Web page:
I’ve been gifted a steady stream of math clocks over the years, including a really transcendental one that has been in my dining room for quite a while. I didn’t realize how often I used it to check the time until my four-year-old broke the hands off one recent day. (“I wanted to see what happens when you bend them back and forth,” he explained, but I digress.)
The purpose of this blog is to document the *fix* for this failure that we developed together:
“What time is it?”, I inattentively asked myself as a kid came down the stairs this morning. Perfect answer!
Sort of a seed funding for projects that are part academia and part start up at UW: http://www.geekwire.com/2016/amazon-unveils-amazon-catalyst-programs-backing/
I learned about a “big” data source for understanding air travel at the eScience incubator project talks last week, the DB1B database, aka the Airline Origin and Destination Survey. This is a 10% sample of all tickets for flights originating in the US, released quarterly since the 1993: http://www.transtats.bts.gov/DL_SelectFields.asp?Table_ID=289&DB_Short_Name=Origin%20and%20Destination%20Survey This must be good for something in global health.
Congratulations, Dan! Hurrah for young professors getting their books out into the world. My book will be out one day, too, but of considerably less general interest.
I’ve been digging for presentation materials lately, and one source I want to remember is this tunblr full of visual representations of big data: http://bigdatapix.tumblr.com/
Big Data is visualized in so many ways…all of them blue and with numbers and lens flare.
Two links of relevance to those of us who love data and science:
dstk – datasciencetoolkit
pip install dstk
In case you or your students need some resources, these people seem quite happy to give them away: https://www.opensciencedatacloud.org/
Today is Martin Luther King Day in the US, a civil rights holiday. I heard a recording of this address by King to the 1967 meeting of the American Psychological Association, and then couldn’t find a copy of the text… until now, when I searched the web with two critical typos in the search terms.
The Role of the Behavioral Scientist in the Civil Rights Movement
By Martin Luther King Jr.
There are certain technical words in every academic discipline which soon become stereotypes and even clichés. Every academic discipline has its technical nomenclature. You who are in the field of psychology have given us a great word. It is the word maladjusted. This word is probably used more than any other word in psychology. It is a good word; certainly it is good that in dealing with what the word implies you are declaring that destructive maladjustment should be destroyed. You are saying that all must seek the well-adjusted life in order to avoid neurotic and schizophrenic personalities.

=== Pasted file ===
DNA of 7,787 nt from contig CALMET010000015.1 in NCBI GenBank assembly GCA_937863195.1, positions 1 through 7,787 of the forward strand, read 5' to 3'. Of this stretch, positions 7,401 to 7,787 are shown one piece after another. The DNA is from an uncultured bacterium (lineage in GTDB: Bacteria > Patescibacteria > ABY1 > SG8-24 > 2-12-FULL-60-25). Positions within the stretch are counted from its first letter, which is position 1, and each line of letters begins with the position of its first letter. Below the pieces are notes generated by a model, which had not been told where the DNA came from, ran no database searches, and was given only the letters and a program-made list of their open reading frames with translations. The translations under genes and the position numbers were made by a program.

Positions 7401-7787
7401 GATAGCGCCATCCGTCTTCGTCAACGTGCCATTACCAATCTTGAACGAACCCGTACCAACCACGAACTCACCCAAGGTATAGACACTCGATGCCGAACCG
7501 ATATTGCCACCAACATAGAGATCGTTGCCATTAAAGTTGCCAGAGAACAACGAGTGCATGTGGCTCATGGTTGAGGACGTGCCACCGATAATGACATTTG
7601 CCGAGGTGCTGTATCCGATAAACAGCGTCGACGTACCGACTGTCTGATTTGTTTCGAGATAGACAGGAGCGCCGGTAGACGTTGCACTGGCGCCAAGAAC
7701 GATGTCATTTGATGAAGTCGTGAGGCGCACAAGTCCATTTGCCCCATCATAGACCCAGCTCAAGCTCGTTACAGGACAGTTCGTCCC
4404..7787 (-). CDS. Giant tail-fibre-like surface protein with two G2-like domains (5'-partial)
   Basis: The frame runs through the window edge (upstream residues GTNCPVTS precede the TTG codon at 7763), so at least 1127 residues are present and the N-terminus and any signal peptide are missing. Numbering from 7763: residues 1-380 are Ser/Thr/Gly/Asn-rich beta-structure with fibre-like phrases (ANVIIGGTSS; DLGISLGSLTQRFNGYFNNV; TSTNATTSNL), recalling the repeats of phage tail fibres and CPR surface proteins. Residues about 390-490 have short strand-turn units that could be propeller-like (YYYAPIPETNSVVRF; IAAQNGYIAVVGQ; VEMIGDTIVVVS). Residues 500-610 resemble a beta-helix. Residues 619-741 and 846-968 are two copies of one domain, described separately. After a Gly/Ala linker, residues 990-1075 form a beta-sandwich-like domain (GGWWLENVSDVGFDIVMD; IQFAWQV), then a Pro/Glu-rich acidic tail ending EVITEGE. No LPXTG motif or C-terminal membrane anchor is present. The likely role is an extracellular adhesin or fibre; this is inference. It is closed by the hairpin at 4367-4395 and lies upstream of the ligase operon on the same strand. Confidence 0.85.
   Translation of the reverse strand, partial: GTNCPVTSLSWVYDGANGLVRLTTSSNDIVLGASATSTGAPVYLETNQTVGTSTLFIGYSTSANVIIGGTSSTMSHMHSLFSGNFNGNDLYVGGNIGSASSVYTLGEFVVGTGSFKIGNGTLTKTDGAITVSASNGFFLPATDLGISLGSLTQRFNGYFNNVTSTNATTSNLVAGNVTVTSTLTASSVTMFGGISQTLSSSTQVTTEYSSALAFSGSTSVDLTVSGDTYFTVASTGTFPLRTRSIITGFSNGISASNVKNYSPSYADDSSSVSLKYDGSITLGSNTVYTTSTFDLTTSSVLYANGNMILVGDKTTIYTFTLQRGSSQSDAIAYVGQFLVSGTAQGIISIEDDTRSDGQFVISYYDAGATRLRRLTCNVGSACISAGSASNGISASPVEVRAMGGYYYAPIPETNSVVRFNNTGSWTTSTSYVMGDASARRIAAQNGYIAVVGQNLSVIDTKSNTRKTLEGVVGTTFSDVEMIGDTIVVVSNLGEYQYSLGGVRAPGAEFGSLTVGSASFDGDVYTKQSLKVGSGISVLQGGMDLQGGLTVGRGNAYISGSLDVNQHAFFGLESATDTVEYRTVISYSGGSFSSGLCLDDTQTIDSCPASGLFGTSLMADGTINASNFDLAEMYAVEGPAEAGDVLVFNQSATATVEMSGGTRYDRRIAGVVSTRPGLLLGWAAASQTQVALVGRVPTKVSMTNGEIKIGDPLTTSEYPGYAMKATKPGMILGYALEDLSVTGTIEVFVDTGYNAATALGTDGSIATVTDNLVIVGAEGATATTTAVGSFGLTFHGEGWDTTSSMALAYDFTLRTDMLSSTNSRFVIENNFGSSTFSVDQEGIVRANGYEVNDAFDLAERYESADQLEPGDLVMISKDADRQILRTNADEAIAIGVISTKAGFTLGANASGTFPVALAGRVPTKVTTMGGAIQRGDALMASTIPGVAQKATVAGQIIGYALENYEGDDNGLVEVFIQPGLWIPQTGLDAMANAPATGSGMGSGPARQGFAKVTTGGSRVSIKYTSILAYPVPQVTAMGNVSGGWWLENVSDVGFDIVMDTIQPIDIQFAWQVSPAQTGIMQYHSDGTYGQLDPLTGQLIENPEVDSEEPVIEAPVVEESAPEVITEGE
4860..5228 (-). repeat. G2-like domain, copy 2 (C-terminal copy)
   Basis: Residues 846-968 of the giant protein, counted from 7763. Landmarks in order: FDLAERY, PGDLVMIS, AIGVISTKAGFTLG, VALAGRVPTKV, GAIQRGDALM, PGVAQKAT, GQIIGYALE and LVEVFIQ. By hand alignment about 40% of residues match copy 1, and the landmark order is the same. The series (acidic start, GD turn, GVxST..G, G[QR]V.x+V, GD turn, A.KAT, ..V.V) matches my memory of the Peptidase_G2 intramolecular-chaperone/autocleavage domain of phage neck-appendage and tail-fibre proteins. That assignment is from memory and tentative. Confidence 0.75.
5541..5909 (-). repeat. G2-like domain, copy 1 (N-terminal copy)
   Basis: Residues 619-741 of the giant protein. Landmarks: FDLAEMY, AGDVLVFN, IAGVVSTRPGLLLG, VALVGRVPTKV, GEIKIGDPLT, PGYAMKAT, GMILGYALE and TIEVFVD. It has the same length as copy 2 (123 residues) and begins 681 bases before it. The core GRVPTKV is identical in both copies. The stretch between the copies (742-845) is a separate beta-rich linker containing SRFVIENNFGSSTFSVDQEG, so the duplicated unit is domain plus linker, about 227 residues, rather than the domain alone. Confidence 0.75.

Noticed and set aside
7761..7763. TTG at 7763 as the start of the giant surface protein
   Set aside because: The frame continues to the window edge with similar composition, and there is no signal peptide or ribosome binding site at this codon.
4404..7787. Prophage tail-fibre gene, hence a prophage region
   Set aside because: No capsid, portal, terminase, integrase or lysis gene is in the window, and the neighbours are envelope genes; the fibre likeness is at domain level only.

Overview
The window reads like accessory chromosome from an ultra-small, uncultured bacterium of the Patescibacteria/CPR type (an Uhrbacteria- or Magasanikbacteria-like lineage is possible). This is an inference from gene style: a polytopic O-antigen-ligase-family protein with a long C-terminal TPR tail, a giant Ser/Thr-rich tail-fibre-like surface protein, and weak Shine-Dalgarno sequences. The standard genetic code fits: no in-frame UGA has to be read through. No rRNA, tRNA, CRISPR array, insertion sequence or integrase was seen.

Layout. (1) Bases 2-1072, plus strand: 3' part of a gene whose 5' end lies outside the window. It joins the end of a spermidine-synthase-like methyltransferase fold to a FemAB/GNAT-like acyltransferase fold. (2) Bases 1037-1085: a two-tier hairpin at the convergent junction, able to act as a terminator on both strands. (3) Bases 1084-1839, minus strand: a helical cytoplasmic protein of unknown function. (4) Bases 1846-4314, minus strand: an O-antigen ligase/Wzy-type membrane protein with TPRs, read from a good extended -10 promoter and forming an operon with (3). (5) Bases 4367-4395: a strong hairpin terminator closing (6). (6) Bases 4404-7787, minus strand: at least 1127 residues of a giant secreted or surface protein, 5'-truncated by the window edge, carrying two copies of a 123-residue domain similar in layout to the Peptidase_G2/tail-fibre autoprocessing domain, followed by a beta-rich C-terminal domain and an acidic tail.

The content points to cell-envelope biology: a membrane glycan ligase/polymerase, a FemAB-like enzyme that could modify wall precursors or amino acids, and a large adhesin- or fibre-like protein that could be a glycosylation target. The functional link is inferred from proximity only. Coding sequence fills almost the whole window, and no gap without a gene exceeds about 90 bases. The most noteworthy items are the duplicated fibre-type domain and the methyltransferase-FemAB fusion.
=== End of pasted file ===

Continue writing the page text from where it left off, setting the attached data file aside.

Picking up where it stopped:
But on the other hand, I am sure that we will recognize that there are some things in our society, some things in our world, to which we should never be adjusted. There are some things concerning which we must always be maladjusted if we are to be people of good will. We must never adjust ourselves to racial discrimination and racial segregation. We must never adjust ourselves to religious bigotry. We must never adjust ourselves to economic conditions that take necessities from the many to give luxuries to the few. We must never adjust ourselves to the madness of militarism, and the self-defeating effects of physical violence.
I’m on a self-imposed blog fast until I finish sending out thank-you notes for all of the love, support, and baby gifts I’ve received over the last few months. (Plus there is a book manuscript on my desk with hundreds of copy edits to make…)
But I’m breaking my rule to announce that I’ve been selected by Technology Review as a TR35 Young Innovator. Thanks for the kind words and support I’ve received! Also, thanks to my colleagues at IHME and elsewhere for all of the hard work; without this labor, my innovations would languish in obscurity.
Healthy algorithms has been quite for the last two months, because I have had a new project to keep me occupied: Sidney.